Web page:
Two hundred and seventy-eight million years ago, the world was a different place. Not only were the landmasses merged into the supercontinent of Pangaea, but the land was home to ancient animals unlike anything alive today. But until now, very little information was available about what animals were present in the southern tropics. Read more about “Fire Frogs” and Eel-like Amphibians: Meet The Field’s Newest Fossil Discoveries
The power of museum collections often comes from volume: with a higher sample size, more can be learned with great precision. But sometimes you can learn a great deal from a single specimen, too. Read more about Things seen in the Bird Division #10: Where did the waxwing go?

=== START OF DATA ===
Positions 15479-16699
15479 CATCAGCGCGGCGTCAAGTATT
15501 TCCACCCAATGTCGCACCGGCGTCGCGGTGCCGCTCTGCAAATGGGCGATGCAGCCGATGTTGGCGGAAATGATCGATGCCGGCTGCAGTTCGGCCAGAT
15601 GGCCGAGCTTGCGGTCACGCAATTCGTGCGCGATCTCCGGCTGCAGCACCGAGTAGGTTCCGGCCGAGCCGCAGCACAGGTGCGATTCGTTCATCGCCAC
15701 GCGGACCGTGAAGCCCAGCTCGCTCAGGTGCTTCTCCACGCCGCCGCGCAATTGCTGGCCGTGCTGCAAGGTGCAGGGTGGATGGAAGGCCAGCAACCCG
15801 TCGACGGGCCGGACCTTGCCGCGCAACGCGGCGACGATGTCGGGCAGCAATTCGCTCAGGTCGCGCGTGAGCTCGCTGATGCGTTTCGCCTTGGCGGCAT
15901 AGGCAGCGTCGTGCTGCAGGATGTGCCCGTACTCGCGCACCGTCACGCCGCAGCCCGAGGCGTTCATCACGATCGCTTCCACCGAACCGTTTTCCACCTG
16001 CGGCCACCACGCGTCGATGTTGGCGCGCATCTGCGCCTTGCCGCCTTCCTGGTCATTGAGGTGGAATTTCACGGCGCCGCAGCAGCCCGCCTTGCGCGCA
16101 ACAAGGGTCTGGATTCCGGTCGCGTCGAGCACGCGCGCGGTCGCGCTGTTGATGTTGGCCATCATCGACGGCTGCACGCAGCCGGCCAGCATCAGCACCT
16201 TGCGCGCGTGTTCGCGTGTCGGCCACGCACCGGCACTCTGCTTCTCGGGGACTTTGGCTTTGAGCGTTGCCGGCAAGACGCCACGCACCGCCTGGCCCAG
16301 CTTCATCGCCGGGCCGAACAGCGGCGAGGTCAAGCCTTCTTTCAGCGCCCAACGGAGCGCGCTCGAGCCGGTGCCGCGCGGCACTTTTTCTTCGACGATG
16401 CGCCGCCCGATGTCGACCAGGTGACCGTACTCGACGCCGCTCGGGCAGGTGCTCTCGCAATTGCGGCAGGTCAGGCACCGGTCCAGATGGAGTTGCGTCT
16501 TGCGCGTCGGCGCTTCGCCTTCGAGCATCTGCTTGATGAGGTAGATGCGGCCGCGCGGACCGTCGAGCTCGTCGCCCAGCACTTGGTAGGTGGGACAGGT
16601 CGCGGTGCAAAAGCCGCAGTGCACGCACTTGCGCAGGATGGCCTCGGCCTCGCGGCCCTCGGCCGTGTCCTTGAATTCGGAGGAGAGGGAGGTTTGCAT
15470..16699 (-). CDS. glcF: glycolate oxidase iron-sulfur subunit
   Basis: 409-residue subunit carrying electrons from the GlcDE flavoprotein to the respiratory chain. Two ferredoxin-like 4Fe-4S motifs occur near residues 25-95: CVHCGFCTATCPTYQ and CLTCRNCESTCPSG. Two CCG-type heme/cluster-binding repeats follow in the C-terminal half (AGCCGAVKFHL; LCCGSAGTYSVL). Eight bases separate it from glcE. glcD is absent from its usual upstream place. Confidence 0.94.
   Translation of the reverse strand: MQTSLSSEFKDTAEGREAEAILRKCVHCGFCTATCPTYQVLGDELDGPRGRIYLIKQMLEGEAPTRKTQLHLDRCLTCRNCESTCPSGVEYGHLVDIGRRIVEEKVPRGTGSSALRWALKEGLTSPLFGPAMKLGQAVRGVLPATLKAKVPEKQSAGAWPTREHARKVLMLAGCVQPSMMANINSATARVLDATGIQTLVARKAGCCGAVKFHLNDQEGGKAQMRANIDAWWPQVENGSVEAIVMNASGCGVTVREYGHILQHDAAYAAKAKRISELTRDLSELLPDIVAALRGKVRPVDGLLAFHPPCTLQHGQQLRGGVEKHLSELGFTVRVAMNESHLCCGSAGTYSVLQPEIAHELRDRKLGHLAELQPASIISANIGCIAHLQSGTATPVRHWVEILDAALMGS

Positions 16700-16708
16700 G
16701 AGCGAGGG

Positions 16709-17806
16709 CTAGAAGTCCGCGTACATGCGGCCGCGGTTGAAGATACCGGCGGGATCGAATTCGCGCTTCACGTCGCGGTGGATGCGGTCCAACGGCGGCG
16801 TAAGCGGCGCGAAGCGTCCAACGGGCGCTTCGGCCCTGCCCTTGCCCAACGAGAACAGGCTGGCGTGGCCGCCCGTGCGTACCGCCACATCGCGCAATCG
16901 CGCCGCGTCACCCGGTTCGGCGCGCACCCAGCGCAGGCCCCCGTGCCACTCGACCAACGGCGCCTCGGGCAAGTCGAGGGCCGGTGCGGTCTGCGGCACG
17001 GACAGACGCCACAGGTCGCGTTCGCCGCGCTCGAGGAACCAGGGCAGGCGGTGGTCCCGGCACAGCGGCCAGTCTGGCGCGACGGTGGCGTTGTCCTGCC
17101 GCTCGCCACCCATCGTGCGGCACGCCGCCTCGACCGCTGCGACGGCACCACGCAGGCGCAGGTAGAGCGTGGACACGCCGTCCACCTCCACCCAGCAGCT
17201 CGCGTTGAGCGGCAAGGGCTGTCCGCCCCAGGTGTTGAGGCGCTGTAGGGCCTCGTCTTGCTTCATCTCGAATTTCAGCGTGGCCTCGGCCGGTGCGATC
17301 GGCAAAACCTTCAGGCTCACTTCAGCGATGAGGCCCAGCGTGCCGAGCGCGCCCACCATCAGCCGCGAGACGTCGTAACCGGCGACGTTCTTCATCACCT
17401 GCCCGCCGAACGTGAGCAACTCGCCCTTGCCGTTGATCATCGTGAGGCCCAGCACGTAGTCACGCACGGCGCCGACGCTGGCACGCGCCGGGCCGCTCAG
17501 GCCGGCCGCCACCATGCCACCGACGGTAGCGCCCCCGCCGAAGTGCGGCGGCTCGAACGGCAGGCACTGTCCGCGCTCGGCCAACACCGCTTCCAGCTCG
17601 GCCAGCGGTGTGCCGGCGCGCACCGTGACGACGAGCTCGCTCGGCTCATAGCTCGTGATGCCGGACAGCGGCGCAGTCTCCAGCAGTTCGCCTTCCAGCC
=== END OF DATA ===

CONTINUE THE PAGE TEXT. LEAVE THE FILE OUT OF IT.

At tea parties, etiquette is key. You need to know which spoon to use, whether to pour the milk or the tea first, and, when a fellow scientist hands you an owl pellet for your research, how to graciously accept it and dissect it right there at the table. Field Museum collections manager Bill Stanley was at a garden tea party in Tanzania when a colleague handed him a coffee can containing an owl pellet for him to study. The hacked-up mass of fur and bones contained the key to a scientific discovery—the skull of a rat never before seen in the region. Read more about Tea Parties, Bird Barf, and Rat Skulls